Skin Immune Network [12]


Opposite to the intradermal route of administration, mildly toxic vaccine adjuvants are often added to vaccines as a way to boost the immune response and are considered appropriate for seasonal applications, but when repurposed for continual oncology usage, toxicity may be problematic [9]. 

There is a clear need to explore more “patient-friendly” cancer vaccines and/or administration routes 

VAX-ID® offers a unique and user-friendly intradermal injection system that allows for accurate and reliable intradermal delivery of both prophylactic and therapeutic vaccines.  


Want to learn why VAX-ID® has the potential to increase the efficacy of immune therapies and patient comfort for (prostate) cancer treatment? Contact us!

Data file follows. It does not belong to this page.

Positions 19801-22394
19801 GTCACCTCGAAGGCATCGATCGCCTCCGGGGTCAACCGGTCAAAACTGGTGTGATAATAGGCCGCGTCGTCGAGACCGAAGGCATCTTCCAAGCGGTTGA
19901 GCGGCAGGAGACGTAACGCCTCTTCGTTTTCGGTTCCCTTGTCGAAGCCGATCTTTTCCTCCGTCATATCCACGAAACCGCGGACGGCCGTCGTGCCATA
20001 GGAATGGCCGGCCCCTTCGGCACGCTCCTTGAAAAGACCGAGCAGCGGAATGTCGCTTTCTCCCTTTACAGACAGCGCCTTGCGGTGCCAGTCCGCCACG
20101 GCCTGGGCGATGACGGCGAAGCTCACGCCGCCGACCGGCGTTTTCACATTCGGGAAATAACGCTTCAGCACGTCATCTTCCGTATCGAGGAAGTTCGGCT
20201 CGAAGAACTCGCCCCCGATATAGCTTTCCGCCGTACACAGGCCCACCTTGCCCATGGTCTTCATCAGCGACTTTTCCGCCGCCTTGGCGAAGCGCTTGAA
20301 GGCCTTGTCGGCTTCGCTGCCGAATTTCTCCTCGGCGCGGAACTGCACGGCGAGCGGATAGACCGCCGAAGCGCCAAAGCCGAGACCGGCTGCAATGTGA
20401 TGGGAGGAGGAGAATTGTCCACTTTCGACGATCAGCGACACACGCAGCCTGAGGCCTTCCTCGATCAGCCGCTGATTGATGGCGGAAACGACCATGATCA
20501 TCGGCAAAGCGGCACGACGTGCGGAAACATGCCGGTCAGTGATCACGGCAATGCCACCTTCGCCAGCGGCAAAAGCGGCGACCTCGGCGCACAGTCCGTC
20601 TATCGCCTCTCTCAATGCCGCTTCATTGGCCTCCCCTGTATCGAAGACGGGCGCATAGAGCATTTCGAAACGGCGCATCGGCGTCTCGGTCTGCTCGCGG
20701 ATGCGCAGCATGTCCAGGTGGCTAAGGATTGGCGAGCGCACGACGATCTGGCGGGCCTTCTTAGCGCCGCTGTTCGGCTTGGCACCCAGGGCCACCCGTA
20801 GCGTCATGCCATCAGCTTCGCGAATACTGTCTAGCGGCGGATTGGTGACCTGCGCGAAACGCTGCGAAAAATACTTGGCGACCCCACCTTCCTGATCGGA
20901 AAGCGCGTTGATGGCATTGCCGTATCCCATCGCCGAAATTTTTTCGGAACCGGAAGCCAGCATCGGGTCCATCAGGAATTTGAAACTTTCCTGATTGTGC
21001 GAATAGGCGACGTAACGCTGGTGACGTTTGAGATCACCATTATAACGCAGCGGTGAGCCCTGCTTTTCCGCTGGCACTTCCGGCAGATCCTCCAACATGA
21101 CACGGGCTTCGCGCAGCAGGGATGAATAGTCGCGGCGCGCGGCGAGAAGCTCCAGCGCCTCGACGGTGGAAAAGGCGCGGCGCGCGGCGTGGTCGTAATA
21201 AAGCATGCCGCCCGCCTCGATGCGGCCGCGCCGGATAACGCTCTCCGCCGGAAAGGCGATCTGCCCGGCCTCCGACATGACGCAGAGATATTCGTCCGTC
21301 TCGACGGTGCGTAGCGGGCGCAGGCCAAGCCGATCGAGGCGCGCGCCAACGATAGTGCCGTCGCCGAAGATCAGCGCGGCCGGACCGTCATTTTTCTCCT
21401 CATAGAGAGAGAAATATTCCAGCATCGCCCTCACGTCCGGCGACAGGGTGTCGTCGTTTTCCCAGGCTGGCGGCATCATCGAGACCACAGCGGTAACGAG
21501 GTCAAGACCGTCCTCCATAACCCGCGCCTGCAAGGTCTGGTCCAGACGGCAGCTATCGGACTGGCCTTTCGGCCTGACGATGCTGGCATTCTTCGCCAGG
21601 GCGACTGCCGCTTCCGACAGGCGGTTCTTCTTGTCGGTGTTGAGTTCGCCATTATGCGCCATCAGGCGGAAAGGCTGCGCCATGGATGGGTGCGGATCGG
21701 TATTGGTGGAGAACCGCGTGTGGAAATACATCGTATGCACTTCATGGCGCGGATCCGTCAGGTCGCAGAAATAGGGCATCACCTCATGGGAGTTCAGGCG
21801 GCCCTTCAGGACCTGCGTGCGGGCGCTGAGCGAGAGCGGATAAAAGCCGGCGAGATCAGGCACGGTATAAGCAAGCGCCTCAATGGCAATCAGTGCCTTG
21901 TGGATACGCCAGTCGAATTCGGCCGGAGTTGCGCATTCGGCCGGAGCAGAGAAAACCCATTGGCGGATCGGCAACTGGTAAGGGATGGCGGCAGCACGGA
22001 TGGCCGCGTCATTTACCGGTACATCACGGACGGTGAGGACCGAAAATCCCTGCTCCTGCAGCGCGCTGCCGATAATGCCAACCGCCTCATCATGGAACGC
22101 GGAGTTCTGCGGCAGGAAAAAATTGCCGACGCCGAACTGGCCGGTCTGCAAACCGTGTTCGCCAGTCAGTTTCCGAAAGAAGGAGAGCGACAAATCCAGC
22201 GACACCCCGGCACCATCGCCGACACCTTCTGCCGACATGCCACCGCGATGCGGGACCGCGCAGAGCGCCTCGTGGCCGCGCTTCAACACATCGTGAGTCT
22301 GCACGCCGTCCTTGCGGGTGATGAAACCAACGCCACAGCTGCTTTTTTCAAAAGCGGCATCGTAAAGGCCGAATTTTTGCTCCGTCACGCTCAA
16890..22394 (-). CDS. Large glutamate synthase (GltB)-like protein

1. Sung H, Ferlay J, Siegel RL, et al. Global Cancer Statistics 2020: GLOBOCAN Estimates of Incidence and Mortality Worldwide for 36 Cancers in 185 Countries. CA Cancer J Clin. 2021;71(3):209-249. doi:10.3322/caac.21660 (PMID: 33538338)

2. Immunotherapy for prostate cancer. Cancer Research Institute. (2022, October 17). Retrieved November 17, 2022, from

3. Šamija I, Fröbe A. CHALLENGES IN MANIPULATING IMMUNE SYSTEM TO TREAT PROSTATE CANCER. Acta Clin Croat. 2019;58(Suppl 2):76-81. doi:10.20471/acc.2019.58.s2.13 (PMID: 34975203)

4. Nguyen TT, Nguyen TTD, Ta QTH, Vo VG. Advances in non and minimal-invasive transcutaneous delivery of immunotherapy for cancer treatment. Biomed Pharmacother. 2020;131:110753. doi:10.1016/j.biopha.2020.110753 (PMID 33152919)